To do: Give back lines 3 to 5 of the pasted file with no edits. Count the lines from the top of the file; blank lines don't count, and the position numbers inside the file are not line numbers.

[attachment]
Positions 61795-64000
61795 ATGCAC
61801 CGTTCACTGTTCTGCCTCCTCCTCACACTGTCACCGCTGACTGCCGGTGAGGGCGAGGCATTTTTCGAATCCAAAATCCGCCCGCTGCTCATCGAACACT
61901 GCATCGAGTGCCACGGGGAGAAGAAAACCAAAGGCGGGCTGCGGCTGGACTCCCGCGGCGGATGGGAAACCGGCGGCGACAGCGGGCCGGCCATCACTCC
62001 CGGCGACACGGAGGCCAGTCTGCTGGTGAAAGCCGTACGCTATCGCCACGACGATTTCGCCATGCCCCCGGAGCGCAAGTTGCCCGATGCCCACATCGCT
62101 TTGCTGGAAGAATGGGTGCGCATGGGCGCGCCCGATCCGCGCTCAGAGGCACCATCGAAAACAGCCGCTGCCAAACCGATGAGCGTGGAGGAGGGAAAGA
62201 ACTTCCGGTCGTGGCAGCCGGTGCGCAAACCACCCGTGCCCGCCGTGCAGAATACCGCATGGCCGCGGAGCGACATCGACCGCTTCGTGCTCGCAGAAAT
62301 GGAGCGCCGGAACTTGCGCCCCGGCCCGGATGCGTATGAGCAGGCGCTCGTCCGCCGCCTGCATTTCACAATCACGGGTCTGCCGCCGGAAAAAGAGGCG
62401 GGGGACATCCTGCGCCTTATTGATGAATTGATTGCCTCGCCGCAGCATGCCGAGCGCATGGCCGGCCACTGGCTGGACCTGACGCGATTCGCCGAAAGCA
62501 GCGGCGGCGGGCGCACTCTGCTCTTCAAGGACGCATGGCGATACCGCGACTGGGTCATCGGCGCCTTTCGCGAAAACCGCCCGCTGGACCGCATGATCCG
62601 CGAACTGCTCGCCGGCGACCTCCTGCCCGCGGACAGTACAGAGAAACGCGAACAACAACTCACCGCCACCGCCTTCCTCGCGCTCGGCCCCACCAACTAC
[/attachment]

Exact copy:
61801 CGTTCACTGTTCTGCCTCCTCCTCACACTGTCACCGCTGACTGCCGGTGAGGGCGAGGCATTTTTCGAATCCAAAATCCGCCCGCTGCTCATCGAACACT
61901 GCATCGAGTGCCACGGGGAGAAGAAAACCAAAGGCGGGCTGCGGCTGGACTCCCGCGGCGGATGGGAAACCGGCGGCGACAGCGGGCCGGCCATCACTCC
62001 CGGCGACACGGAGGCCAGTCTGCTGGTGAAAGCCGTACGCTATCGCCACGACGATTTCGCCATGCCCCCGGAGCGCAAGTTGCCCGATGCCCACATCGCT